Action Alert:

An Article 9 for the US Constitution?

David Rothauser writes:

Global Article 9 has invited me to participate in a 3 day conference in Osaka this October. They’ve asked me to show my Hibakusha  film and speak about  Article 9 on a global scale. The best I can do is talk about Article 9 from a limited American perspective.  Rather than just hear it from me I would like to include some of your ideas about the feasibility of a version of Article 9 in the American constitution.

Therefore would you kindly send me a fairly spontaneous statement of your thoughts and feelings about “Article 9 in America as a means to end war making as a political, economic tool.”  I’m including here the wording of Article 9 as it appears in the Japanese Constitution.

Article 9.
“Aspiring sincerely to an international peace based on justice and order, the Japanese people forever renounce war as a sovereign right of the nation and the threat or use of force as means of settling international disputes.

In order to accomplish the aim of the preceding paragraph, land, sea, and air forces, as well as other war potential, will never be maintained. The right of belligerency of the state will not be recognized.”

The above was written by U.S. occupation forces in 1946. Japan has not made war in 67 years.

Please feel free to write your personal thoughts, pro, con or otherwise.  Your statements don’t need to be supportive – write what you honestly feel.  I would like to receive your statements   ASAP so I may incorporate them into  my presentation.  With the exception of WILPF members please only sign with your personal name, not as representing an official statement from your organization UNLESS IT IS AN OFFICIAL statement.

Keep calm and carry on,

David R. 


My response:

It would be a great day when the world’s largest superpower and self-appointed world’s policeman recogizes the futility of war and adopts article 9 in its constitution.  By the way, David Swanson reminds us that the US has already done that once, with the Kellogg-Briand Pact of 1928, a treaty which is still on the books, though disregarded.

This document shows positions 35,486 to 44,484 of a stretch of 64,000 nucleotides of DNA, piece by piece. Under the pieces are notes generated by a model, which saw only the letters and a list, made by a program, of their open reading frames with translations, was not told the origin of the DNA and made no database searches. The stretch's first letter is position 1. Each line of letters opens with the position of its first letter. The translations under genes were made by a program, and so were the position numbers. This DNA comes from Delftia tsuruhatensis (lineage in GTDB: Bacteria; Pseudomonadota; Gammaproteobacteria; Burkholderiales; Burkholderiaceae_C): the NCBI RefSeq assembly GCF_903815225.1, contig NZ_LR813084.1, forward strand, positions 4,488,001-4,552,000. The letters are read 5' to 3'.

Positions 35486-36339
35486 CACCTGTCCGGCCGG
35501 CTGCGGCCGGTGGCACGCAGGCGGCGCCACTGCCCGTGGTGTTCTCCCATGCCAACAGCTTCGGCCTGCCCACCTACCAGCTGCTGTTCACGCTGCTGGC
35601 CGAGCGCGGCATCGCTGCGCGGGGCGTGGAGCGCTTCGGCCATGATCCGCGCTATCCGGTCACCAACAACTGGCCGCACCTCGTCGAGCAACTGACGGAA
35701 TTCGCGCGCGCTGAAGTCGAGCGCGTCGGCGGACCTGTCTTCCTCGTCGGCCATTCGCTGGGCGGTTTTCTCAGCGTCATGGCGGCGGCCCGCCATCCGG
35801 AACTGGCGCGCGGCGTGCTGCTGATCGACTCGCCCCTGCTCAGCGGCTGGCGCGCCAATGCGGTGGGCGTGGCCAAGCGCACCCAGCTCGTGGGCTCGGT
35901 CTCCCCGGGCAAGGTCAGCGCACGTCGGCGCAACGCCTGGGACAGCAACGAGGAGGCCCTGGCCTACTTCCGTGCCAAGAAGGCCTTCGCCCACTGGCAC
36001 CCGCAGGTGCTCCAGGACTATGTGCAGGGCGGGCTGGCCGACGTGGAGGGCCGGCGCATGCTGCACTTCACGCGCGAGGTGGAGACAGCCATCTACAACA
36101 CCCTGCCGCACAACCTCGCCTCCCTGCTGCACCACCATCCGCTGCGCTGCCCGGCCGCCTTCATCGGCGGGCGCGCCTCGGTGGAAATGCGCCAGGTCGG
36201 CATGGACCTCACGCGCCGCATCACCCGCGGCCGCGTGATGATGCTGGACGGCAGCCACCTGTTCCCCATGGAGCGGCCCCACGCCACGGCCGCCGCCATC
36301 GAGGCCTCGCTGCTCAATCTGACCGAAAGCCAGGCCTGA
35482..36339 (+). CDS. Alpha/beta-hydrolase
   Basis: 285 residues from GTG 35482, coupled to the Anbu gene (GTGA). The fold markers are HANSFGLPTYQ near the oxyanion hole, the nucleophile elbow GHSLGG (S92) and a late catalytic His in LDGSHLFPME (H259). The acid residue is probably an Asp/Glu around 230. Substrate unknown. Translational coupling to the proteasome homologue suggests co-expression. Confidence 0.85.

However, given the need of maintaining world order that the U.S. thinks it is responsible for, I suggest that a more realistic goal would be to convince Americans that they can safely transfer this burden to another entity, such as a strengthened United Nations or some new international structure.
We are far from that point.  Right now, the U.S. mainstream discourse and the President do not even recognize the obligation of our nation to follow the UN Charter, a solemnly ratified treaty, and a NYT story examining the international law aspects of the Syria issue does not even point out that issue; though it mentions the possibility of a Security Council resolution, it does not make clear its connection to international law.
Putin made this point, Chomsky talked about it September 10 at MIT, and Jack Goldsmith of Harvard Law addressed it in an op-ed three weeks ago: 
Some pacifists might not agree, but I am with those who believe that threats to peace must sometimes be met by force. The task is to minimize those occasions, to ensure that only the minimum needed force is used, and to bring them under democratic accountable control. The UN Charter properly recognizes this. So I think peace campaigners should focus on strengthening or creating an international consensus and institutional structure to preserve peace.  Once that is in place, campaigns to move individual countries beyond that and adopt Article 9 should have more success.
How about a modified Article 9 that reaffirms the duty of the US to obey the Charter?